Keep reading

    * * * * *

    Twenty in 20 anthology10. The Twenty in 20 Final List: the Best Short Stories of South Africa’s Democracy

    Twenty in 20In July, Books LIVE unveiled the final list of short stories for the Twenty in 20 project, a Twenty Years of Freedom initiative whose aim was to identify the best South African short fiction published in English during the past two decades of democracy.

    The project was a collaboration between Books LIVE, Short Story Day Africa and the Department of Arts and Culture.

    A longlist of 50 stories – generated by over 200 submissions from Books LIVE readers – was whittled down to a final list of 20 works of fiction that will stand as South Africa’s best since 1994.

    Keep reading

    The anthology, Twenty in 20: The Best Short Stories of South Africa’s 20 Years of Democracy, was launched at the start of National Book Week in September.

    * * * * *

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    Win One of Four Books LIVE/Exclusive Books Christmas Hampers!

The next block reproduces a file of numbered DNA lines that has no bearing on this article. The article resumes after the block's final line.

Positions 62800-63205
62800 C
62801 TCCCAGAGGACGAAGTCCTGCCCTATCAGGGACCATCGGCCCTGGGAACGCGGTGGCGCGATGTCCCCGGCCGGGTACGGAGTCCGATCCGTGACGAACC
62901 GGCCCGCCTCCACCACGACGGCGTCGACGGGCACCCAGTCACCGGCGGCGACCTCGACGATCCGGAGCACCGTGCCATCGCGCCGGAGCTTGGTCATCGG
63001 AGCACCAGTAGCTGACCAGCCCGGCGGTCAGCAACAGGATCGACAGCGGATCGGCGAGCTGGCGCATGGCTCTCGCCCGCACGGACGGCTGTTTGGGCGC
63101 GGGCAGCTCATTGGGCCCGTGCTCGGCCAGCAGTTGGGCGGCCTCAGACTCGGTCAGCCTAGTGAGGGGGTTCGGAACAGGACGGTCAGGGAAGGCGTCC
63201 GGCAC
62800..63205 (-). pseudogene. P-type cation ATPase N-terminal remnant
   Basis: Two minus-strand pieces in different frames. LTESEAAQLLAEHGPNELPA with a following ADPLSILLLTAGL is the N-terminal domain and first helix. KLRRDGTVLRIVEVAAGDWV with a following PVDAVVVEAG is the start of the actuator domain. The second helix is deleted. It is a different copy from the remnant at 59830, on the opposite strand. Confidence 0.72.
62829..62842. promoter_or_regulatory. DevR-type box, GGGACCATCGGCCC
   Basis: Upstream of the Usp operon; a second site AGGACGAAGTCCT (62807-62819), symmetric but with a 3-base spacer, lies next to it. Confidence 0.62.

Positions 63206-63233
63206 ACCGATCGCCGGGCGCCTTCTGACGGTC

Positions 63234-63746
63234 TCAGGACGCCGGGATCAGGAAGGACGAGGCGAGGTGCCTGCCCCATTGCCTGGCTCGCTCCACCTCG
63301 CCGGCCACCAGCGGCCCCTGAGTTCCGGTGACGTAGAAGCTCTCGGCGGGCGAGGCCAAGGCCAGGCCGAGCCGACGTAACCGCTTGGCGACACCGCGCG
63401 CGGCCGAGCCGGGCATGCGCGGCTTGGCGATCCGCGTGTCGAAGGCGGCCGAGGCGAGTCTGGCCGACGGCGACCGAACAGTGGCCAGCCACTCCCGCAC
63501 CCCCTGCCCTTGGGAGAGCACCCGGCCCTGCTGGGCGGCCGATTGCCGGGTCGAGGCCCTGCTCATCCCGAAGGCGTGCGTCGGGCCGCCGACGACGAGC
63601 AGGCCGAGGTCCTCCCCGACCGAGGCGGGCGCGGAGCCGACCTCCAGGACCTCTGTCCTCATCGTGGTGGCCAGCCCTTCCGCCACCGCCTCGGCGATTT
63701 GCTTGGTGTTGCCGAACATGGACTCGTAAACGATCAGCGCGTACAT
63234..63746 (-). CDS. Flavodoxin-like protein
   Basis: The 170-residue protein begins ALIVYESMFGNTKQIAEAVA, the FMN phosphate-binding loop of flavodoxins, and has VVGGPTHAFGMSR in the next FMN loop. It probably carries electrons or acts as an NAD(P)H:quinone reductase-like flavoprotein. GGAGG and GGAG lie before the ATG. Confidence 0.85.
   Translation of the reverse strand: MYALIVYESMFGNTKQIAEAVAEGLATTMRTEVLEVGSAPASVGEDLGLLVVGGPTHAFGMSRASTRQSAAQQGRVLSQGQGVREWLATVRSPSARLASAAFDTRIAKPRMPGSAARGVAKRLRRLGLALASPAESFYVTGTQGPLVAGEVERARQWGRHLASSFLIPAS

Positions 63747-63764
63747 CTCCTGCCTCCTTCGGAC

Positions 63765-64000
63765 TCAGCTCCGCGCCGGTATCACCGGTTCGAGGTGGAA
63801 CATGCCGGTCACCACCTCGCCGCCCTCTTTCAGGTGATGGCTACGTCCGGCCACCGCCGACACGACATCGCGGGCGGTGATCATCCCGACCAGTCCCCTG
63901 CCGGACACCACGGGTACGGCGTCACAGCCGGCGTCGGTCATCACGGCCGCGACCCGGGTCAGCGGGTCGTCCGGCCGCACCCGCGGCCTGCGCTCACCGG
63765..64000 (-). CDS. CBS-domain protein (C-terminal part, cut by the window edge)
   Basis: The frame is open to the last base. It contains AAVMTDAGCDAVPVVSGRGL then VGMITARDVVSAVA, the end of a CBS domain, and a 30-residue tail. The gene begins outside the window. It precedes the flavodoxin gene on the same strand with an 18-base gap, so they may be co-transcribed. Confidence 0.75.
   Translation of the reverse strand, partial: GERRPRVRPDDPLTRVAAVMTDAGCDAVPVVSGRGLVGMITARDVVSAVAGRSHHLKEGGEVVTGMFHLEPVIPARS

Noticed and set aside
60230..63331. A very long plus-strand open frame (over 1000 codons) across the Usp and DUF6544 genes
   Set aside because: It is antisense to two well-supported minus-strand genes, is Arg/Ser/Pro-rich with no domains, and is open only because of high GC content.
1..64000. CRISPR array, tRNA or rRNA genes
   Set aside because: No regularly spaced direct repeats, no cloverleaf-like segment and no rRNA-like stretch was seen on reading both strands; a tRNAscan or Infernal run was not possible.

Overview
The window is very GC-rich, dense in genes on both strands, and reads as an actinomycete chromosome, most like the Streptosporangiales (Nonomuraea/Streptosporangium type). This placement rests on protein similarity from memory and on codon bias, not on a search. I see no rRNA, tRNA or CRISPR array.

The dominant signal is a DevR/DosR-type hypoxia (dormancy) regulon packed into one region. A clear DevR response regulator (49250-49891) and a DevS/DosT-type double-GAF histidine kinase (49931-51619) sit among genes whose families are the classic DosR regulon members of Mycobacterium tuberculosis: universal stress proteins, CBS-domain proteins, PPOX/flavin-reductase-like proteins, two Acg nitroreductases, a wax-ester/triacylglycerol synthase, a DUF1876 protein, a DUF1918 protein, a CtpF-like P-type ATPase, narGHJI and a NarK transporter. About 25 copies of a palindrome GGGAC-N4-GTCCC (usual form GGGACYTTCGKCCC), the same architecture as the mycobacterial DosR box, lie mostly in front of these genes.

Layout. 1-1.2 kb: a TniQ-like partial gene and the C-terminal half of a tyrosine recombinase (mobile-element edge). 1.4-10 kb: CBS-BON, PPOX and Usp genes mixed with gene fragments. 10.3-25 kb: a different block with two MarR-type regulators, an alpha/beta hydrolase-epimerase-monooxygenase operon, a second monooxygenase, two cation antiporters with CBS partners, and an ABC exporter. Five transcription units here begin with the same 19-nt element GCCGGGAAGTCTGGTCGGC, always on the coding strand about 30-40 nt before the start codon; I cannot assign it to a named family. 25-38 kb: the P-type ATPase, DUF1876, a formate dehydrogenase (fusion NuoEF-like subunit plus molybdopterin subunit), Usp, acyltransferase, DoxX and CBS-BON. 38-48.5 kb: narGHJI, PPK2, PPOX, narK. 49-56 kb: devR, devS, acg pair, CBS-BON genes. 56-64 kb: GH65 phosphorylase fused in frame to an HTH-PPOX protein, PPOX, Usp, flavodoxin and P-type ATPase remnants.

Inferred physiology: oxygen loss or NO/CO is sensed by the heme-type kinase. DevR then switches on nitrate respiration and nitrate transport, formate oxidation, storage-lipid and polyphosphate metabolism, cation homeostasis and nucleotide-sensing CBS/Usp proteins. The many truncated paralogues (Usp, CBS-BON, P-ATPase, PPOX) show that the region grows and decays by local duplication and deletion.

Get Wrapped Up

    Ho ho ho! Books LIVE and Exclusive Books are giving away some fantastic hampers of books, just in time for Christmas!

    The books have all been carefully selected from the Exclusive Books 2014 Christmas catalogue.

    We’ve put together a Children’s hamper, a Fiction/Non-fiction hamper, a Business hamper and an Afrikaans hamper – and you’re welcome to enter all four.

    See the selections, and enter by filling in the form below. Good luck!

    LocomotiveThe Story MachineKicking a BallArchie Greene and the Magician's Secret

    Die land van die groot woordfabriekDie kat kom kuierGroen ham en eiersO, die wêreld lê oop vir jou!

    Children’s Hamper:

    Locomotive by Brian Floca
    The Story Machine by Tom McLaughlin
    Kicking a Ball by Allan Ahlberg
    Archie Greene and the Magician’s Secret by DD Everest
    Die land van die groot woordfabriek deur Agnes de Lestrade en Valeria Docampo
    Die kat kom kuier deur Dr Seuss
    Groen ham en eiers deur Dr Seuss
    O, die wêreld lê oop vir jou! deur Dr Seuss

    Desert GodThousand Autumns Of Jacob De ZoetCloud AtlasBurger's DaughterA Man of Good Hope

    Fiction/Non-fiction Hamper: